The Hutterian Brethren, or Hutterites, are a group of Christians that traces its origin to the 16th century Anabaptists of central Europe. Like other Anabaptists, Hutterites reject state churches, practice adult baptism, and are pacifists. Under the guidance of their founder, the Tyrolean Jacob Hutter (d. 1536), they also adopted common ownership of property.
|BELIEVE Religious Information Source - By Alphabet Our List of 2,300 Religious Subjects|
Mark A Noll
D Flint, The Hutterites (1975); J A Hostetler, Hutterite Life (1965) and Hutterite Society (1977); J Hostetler and G E Huntington, Hutterites in North America (1967); K A Peter, The Dynamics of Hutterite Society (1987).
The Hutterian Brethren are a communitarian religious sect that originated among Anabaptists in Moravia (now the Czech Republic) during the Reformation and is now located chiefly in South Dakota, Manitoba, and Alberta. Also known as Hutterites, they took their name from their original leader, Jakob Hutter, who was burned as a heretic in 1536. Throughout most of their history, the Hutterites have formed agricultural colonies, called Bruderhöfe. Their way of life is rural and conservative. On the basis of the New Testament, they are pacifists and shun political participation. As a result, they have often been subject to social pressure and persecution. Over a period of centuries in Europe they sought to escape persecution by moving eastward, finally reaching Russia, before migrating (1874-79) to the northern United States, from which they spread to Canada. They now number more than 20,000; their inward-looking sectarianism continues to elicit some hostility from their neighbors.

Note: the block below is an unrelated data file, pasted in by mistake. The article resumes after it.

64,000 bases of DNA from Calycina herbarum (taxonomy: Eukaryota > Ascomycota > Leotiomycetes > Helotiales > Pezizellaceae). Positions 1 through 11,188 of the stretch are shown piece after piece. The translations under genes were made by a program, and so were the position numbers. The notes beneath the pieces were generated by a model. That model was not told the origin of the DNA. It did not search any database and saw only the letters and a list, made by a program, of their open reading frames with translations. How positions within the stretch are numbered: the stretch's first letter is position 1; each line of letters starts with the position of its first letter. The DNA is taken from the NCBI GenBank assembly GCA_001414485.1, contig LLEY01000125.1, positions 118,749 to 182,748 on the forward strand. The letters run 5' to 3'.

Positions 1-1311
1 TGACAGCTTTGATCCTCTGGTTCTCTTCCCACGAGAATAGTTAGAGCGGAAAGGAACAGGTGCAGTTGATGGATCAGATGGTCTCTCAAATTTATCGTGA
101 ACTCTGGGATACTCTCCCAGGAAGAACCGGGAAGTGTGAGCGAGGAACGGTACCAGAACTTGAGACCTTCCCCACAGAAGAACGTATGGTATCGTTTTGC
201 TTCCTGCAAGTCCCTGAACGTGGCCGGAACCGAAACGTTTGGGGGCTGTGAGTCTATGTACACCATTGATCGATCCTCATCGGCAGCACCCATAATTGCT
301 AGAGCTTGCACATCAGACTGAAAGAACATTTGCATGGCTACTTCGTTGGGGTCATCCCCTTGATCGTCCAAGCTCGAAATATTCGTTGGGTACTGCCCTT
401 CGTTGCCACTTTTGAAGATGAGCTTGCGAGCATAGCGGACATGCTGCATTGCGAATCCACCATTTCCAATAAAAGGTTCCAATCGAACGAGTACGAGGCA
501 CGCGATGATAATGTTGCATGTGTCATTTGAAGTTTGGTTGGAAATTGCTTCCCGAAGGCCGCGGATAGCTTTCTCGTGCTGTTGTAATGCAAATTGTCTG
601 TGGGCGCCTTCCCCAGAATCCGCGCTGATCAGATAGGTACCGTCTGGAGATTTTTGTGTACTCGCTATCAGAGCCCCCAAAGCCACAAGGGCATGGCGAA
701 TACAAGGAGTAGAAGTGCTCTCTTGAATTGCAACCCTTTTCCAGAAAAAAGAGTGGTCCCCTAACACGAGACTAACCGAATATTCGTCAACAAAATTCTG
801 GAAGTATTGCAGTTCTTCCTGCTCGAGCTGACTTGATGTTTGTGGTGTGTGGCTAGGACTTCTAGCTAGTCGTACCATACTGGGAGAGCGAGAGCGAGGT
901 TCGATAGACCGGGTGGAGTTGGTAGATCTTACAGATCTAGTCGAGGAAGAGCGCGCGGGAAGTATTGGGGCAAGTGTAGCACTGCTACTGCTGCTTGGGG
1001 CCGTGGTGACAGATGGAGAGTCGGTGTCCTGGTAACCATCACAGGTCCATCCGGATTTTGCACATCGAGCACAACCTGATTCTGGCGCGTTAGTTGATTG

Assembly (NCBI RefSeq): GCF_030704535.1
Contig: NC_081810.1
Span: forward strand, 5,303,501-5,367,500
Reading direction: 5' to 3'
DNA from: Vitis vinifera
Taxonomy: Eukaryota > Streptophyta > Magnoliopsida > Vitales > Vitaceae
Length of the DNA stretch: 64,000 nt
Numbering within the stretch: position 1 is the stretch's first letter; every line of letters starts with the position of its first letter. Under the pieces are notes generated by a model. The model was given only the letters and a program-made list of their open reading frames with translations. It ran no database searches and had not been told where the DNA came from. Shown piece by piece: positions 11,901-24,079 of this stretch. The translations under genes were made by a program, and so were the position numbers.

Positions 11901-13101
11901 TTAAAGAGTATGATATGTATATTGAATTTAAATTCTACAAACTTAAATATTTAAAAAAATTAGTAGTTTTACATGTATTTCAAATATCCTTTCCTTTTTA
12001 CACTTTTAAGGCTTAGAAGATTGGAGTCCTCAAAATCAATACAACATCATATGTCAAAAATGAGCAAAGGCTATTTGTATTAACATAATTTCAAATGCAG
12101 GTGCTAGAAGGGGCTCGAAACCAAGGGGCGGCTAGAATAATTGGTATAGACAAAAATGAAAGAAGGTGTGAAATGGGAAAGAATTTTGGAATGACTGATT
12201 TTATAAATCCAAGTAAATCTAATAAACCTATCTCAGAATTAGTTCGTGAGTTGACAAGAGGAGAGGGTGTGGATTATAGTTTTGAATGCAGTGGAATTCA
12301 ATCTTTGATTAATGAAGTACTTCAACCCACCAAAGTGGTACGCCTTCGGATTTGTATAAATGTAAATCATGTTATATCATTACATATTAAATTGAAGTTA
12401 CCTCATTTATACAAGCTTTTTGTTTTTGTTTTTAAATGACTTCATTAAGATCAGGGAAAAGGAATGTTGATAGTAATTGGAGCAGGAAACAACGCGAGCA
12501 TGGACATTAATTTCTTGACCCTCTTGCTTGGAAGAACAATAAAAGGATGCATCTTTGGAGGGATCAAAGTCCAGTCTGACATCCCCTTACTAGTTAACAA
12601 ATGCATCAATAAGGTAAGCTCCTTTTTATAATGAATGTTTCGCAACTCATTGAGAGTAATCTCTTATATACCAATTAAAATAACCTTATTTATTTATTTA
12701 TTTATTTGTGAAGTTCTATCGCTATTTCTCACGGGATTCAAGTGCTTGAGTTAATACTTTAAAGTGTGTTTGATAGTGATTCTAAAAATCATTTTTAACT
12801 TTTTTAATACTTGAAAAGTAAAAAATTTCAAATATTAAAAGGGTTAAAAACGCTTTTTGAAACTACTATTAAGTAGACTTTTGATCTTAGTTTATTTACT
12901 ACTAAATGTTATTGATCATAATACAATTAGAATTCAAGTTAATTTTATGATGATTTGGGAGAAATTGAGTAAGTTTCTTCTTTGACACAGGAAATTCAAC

This page - -
- - is at
This subject presentation was last updated on - -
Send an e-mail question or comment to us: E-mail
The main BELIEVE web-page (and the index to subjects) is at: BELIEVE Religious Information Source - By Alphabet http://mb-soft.com/believe/indexaz.html